Monika Bravo: Landscape(s) of Belief

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M_BRAVO_splash-01.010aSeptember 6, 2013 – March 15, 2014
e.g. Electronic Gallery

This sculptural time-based electronic installation invites viewers to explore how we base our everyday actions, habits, and words on established personal belief systems.
 

ARTIST TALK

Thursday, September 5 | 4 pm
BYU MOA Auditorium
Come listen to artist Monika Bravo address ideas of spirituality in her work, Landscape of Belief.
 

EXHIBITION OPENING CELEBRATION

Friday, September 6 | 7-10 pm
Join us at the BYU Museum of Art on the First Friday of September for an evening of art, food and live music performances as we celebrate contemporary art and the opening of a new exhibition:
e.g. Monika Bravo: Landscape(s) of Belief
Free and open to the public.
 

RSVP on our Facebook Page!

 
 
“Your beliefs become your thoughts, Your thoughts become your words, Your words become your actions, Your actions become your habits, Your habits become your values, Your values become your destiny.”
— Mahatma Gandhi
 

Artist Statement

Landscape of Belief is a sculptural time-based installation that calls into question how we construct our lives according to our belief systems. The viewer experiences the piece as an image created with projected text that is floating diaphanously in glass panels. These texts that generate skylines of real / imaginary landscapes are culled from Italo Calvino’s book, Invisible Cities (both a dialogue and description of illusory cities between Marco Polo and Kublai Khan). By carefully overlapping surfaces, texts and cartographies, a rich non-material space of emptiness is achieved throughout the time-based composition. The sculpture presents nothingness as an object thus allowing for the space of the metaphysical to challenge the viewer.

I first came upon the idea for the piece after I encountered the title for an exhibition: Textural Landscapes. I envisioned a space covered with layers of dynamic landscape, as thoughts become actions these define destinies as Gandhi notes above. I thought of text as the potentiality of form, as the space in between, the vehicle of infinite probabilities; not so much as direct meaning, but as abstraction and embodiment of the possibilities of the mind. My intention is to create a parallel between literature and architecture, as they both define, translate and shape physical and mind structures. As the viewer is immersed in the projection, she is given the opportunity to experience the prospect of awareness, of the power of her belief systems and how she defines the landscape of her life. I am also interested in the transparency, the emptiness of space and its potential as the things that are yet to come.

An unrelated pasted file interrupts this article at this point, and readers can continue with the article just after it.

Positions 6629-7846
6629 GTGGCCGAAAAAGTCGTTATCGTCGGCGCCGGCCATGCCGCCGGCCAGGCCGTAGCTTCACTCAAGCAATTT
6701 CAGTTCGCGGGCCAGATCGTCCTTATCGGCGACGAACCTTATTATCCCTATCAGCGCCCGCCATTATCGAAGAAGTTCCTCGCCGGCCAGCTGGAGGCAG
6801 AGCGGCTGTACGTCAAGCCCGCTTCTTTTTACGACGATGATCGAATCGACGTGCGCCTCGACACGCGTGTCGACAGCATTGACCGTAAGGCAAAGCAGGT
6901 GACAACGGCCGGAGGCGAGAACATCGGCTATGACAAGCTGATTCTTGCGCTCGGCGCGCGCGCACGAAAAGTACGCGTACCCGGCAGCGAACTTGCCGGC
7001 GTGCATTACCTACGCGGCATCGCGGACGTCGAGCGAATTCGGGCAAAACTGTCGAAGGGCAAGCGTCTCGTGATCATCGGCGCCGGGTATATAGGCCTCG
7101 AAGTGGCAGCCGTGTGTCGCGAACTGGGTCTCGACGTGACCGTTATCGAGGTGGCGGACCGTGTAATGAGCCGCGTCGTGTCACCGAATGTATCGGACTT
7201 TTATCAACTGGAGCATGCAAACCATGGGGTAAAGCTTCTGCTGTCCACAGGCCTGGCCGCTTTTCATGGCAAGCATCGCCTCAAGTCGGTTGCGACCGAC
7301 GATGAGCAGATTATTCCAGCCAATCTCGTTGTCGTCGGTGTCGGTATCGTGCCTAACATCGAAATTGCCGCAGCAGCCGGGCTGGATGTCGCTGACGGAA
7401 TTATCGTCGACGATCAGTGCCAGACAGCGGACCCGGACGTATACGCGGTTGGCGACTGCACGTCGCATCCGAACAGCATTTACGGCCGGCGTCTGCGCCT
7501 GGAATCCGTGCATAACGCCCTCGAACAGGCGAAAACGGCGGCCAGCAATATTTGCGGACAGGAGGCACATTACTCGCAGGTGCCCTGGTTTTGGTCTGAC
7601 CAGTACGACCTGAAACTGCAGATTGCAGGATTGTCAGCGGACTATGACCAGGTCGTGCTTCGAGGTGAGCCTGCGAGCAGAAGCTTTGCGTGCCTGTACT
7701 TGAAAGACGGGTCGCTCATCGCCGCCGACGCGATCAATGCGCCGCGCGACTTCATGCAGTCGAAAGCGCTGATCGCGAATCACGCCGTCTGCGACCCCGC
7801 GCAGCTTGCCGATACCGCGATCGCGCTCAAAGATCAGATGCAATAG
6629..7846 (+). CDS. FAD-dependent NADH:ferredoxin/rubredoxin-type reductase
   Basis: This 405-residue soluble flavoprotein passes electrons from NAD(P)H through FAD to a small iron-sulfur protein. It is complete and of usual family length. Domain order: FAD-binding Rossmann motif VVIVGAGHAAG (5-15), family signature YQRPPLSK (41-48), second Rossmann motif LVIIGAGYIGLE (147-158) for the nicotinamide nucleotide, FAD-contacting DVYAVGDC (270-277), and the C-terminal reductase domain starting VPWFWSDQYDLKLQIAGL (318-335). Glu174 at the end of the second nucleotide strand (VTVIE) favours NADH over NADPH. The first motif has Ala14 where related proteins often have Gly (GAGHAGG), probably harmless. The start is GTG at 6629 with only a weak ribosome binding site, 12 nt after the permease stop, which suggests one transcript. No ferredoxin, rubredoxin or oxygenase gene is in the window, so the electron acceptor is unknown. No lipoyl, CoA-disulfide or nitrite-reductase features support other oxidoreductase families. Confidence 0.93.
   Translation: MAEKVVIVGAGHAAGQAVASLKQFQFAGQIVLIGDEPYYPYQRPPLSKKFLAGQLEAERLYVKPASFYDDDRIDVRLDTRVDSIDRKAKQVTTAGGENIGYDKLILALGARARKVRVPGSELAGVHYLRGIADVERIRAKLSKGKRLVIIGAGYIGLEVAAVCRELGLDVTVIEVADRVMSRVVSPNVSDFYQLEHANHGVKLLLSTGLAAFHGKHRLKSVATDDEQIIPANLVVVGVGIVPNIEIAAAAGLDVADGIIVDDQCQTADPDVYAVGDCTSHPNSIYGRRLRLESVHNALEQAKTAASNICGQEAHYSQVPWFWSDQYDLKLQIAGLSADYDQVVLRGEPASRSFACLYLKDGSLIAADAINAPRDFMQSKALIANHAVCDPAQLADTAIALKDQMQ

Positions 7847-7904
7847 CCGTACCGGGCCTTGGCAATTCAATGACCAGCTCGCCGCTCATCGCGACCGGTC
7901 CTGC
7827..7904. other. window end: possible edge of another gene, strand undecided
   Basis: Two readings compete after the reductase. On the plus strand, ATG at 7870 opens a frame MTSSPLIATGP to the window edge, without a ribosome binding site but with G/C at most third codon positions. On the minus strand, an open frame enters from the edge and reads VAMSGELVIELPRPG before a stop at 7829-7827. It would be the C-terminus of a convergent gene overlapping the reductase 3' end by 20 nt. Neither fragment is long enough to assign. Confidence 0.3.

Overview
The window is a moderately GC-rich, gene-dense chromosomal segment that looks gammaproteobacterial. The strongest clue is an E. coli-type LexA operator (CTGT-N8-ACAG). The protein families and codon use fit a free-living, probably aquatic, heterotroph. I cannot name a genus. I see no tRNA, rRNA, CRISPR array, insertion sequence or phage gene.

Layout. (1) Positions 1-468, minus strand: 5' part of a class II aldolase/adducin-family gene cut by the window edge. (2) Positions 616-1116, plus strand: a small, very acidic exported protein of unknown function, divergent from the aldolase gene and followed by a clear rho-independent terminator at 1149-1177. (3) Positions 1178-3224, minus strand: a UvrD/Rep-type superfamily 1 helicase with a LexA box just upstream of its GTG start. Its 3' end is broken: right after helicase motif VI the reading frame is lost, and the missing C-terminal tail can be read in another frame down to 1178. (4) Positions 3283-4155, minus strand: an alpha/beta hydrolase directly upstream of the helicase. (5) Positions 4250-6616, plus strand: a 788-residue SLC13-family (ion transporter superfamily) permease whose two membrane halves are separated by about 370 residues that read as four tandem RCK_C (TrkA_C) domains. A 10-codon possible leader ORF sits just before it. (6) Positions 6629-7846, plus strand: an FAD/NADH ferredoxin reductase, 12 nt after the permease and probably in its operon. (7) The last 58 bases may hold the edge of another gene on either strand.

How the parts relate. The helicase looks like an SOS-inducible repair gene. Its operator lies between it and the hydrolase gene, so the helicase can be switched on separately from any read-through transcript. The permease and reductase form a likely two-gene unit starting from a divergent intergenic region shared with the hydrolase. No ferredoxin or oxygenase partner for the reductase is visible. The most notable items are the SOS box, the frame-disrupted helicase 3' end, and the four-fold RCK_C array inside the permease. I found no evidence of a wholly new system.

What is imperative for Landscape of Belief is the necessity for it to be experienced. No documentation will ever be able to transmit the feeling of the texts floating on the surfaces of the material, or the possibility of viewing the sculpture from both sides. It took three years in the making and addresses two important issues in the trajectory of my work, the shifting definition of the medium and the physical manifestation of the piece. As seen in this work, for the first time I generated the images solely by drawing. I used graphic animators as an extension of my brain, they translated my visual ideas into form. The process began with finding the images in Google and then recomposing the city’s skyline by meticulously outlining and tracing their architectural components with Calvino’s text. The sculptural aspect is also critical in this work, for I am allowing the materials to become present and centered in the space, expressing my own willingness to expose vulnerability as strength.

“This — some say — confirms the hypothesis that each man bears in its mind a city made only of differences, a city without figures and without form, and the individual cities fill it up.”
— I. Calvino
 
 
Image at top: Monika Bravo, Landscape of Belief (2012), Glass, mirror, aluminum, projectors, Mac-mini, custom software, texts from Italo Calvino’s Invisible Cities, 80 x 30 x 8” ; Base, 80 x 24 x 8, image courtesy of the artist